From the “author to watch” (Kirkus Reviews) of The Five Stages of Andrew Brawley comes a brand-new novel about a teenage boy who must decide whether or not the world is worth saving.
Henry Denton has spent years being periodically abducted by aliens. Then the aliens give him an ultimatum: The world will end in 144 days, and all Henry has to do to stop it is push a big red button.
Only he isn’t sure he wants to.
After all, life hasn’t been great for Henry. His mom is a struggling waitress held together by a thin layer of cigarette smoke. His brother is a jobless dropout who just knocked someone up. His grandmother is slowly losing herself to Alzheimer’s. And Henry is still dealing with the grief of his boyfriend’s suicide last year.
Wiping the slate clean sounds like a pretty good choice to him.
But Henry is a scientist first, and facing the question thoroughly and logically, he begins to look for pros and cons: in the bully who is his perpetual one-night stand, in the best friend who betrayed him, in the brilliant and mysterious boy who walked into the wrong class. Weighing the pain and the joy that surrounds him, Henry is left with the ultimate choice: push the button and save the planet and everyone on it…or let the world—and his pain—be destroyed forever.
Consider your life for a moment. Think about all those little rituals that sustain you throughout your day—from the moment you wake up until that last, lonely midnight hour when you guzzle a gallon of NyQuil to drown out the persistent voice in your head. The one that whispers you should give up, give in, that tomorrow won’t be better than today. Think about the absurdity of brushing your teeth, of arguing with your mother over the appropriateness of what you’re wearing to school, of homework, of grade-point averages and boyfriends and hot school lunches.
Think about the absurdity of life.
When you break down the things we do every day to their component pieces, you begin to understand how ridiculous they are. Like kissing, for instance. You wouldn’t let a stranger off the street spit into your mouth, but you’ll swap saliva with the boy or girl who makes your heart race and your pits sweat and gives you boners at the worst fucking times. You’ll stick your tongue in his mouth or her mouth or their mouth, and let them reciprocate without stopping to consider where else their tongue has been, or whether they’re giving you mouth herpes or mono or leftover morsels of their tuna-salad sandwich.
We shave our legs and pluck our eyebrows and slather our bodies with creams and lotions. We starve ourselves so we can fit into the perfect pair of jeans, we pollute our bodies with drugs to increase our muscles so we’ll look ripped without a shirt. We drive fast and party hard and study for exams that don’t mean dick in the grand scheme of the cosmos.
Physicists have theorized that we live in an infinite and infinitely expanding universe, and that everything in it will eventually repeat. There are infinite copies of your mom and your dad and your clothes-stealing little sister. There are infinite copies of you. Despite what you’ve spent your entire life believing, you are not a special snowflake. Somewhere out there, another you is living your life. Chances are, they’re living it better. They’re learning to speak French or screwing their brains out instead of loafing on the couch in their boxers, stuffing their face with bowl after bowl of Fruity Oatholes while wondering why they’re all alone on a Friday night. But that’s not even the worst part. What’s really going to send you running over the side of the nearest bridge is that none of it matters. I’ll die, you’ll die, we’ll all die, and the things we’ve done, the choices we’ve made, will amount to nothing.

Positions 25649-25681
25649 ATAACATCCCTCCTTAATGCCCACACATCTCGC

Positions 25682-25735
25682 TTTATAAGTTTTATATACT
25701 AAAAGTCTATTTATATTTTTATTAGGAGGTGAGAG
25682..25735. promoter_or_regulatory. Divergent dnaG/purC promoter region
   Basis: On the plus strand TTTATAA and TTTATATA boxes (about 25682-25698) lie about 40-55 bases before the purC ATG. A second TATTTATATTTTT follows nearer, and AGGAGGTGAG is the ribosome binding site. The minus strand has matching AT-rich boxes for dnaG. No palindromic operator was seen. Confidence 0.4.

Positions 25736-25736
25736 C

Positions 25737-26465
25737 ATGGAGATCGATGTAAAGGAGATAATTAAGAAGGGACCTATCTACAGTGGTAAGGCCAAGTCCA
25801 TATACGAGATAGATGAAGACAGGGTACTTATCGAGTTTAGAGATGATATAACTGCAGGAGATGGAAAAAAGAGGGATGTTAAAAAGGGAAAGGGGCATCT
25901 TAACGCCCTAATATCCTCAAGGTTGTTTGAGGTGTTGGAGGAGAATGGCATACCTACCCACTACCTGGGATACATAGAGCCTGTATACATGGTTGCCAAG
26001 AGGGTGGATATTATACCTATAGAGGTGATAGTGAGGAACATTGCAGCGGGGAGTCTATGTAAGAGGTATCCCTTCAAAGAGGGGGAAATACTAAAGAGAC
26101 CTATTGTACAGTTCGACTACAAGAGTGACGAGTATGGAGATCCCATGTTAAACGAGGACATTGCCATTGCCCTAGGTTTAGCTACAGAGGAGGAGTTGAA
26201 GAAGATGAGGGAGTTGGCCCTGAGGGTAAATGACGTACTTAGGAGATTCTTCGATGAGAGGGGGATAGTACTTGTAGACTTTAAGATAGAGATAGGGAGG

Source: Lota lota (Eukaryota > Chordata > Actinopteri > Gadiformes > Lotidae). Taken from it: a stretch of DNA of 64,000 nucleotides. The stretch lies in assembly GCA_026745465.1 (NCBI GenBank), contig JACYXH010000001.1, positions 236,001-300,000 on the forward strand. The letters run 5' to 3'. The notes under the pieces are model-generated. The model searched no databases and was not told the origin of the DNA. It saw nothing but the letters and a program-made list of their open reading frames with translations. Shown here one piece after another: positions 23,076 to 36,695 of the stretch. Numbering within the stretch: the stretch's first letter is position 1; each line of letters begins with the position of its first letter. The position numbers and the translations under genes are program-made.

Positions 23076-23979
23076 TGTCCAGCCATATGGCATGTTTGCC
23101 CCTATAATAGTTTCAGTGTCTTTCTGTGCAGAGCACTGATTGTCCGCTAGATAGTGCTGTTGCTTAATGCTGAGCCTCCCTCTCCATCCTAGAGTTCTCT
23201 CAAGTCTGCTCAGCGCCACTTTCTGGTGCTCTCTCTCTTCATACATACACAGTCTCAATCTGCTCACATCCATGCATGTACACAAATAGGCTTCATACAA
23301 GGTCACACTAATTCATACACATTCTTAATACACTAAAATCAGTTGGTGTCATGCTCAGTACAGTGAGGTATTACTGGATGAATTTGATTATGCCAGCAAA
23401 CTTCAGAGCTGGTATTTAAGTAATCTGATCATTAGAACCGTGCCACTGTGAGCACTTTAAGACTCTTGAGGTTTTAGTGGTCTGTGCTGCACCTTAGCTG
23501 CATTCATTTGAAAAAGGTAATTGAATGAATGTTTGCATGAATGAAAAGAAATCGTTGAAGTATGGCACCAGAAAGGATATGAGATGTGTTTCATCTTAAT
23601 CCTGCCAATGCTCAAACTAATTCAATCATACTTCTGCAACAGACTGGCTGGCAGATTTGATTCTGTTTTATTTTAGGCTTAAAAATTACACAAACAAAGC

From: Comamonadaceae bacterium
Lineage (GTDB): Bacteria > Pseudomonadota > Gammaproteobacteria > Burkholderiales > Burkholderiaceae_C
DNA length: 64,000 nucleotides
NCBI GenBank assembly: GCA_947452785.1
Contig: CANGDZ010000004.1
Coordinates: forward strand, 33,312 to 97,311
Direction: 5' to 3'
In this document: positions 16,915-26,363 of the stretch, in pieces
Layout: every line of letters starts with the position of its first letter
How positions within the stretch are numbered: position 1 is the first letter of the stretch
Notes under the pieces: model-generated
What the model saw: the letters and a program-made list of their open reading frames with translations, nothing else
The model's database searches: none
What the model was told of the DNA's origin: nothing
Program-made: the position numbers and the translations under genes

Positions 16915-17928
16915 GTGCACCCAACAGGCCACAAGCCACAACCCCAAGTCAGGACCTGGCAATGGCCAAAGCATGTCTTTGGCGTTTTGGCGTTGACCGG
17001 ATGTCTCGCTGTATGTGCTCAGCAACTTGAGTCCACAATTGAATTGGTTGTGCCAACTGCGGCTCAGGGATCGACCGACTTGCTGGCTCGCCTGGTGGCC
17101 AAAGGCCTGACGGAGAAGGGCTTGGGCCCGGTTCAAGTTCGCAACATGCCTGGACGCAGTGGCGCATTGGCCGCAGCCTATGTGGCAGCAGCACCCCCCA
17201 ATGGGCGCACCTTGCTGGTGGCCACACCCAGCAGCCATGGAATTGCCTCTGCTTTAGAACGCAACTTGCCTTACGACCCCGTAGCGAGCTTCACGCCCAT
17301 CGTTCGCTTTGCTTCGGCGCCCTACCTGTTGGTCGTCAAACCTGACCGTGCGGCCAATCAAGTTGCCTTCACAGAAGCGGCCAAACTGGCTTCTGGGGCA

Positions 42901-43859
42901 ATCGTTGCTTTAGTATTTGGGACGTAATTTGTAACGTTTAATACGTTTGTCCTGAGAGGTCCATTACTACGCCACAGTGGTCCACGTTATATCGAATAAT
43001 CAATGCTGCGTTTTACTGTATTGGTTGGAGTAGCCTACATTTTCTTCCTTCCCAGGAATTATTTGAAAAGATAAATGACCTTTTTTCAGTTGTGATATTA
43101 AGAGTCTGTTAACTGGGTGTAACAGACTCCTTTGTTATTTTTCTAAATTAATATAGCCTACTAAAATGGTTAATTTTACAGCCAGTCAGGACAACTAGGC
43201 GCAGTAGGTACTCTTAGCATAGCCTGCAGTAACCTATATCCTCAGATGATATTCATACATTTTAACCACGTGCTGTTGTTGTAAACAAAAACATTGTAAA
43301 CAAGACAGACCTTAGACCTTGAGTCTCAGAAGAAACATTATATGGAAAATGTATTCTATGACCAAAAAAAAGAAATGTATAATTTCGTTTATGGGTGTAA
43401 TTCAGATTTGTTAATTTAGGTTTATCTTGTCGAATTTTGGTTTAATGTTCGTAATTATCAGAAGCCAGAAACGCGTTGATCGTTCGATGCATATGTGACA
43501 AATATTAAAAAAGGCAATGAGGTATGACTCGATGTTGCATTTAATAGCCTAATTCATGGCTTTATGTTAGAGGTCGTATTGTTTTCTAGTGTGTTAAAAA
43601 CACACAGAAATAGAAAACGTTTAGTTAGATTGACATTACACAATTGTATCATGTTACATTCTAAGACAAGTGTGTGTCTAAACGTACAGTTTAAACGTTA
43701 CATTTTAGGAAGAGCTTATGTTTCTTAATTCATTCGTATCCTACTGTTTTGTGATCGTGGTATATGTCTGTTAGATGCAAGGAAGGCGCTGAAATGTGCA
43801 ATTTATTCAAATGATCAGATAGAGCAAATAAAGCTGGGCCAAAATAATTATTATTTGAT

Out in the world, crawling in a field at the edge of some bullshit town with a name like Shoshoni or Medicine Bow, is an ant. You weren’t aware of it. Didn’t know whether it was a soldier, a drone, or the queen. Didn’t care if it was scouting for food to drag back to the nest or building new tunnels for wriggly ant larvae. Until now that ant simply didn’t exist for you. If I hadn’t mentioned it, you would have continued on with your life, pinballing from one tedious task to the next—shoving your tongue into the bacterial minefield of your girlfriend’s mouth, doodling the variations of your combined names on the cover of your notebook—waiting for electronic bits to zoom through the air and tell you that someone was thinking about you. That for one fleeting moment you were the most significant person in someone else’s insignificant life. But whether you knew about it or not, that ant is still out there doing ant things while you wait for the next text message to prove that out of the seven billion self-centered people on this planet, you are important. Your entire sense of self-worth is predicated upon your belief that you matter, that you matter to the universe.
But you don’t.
Because we are the ants.
• • •
I didn’t waste time thinking about the future until the night the sluggers abducted me and told me the world was going to end.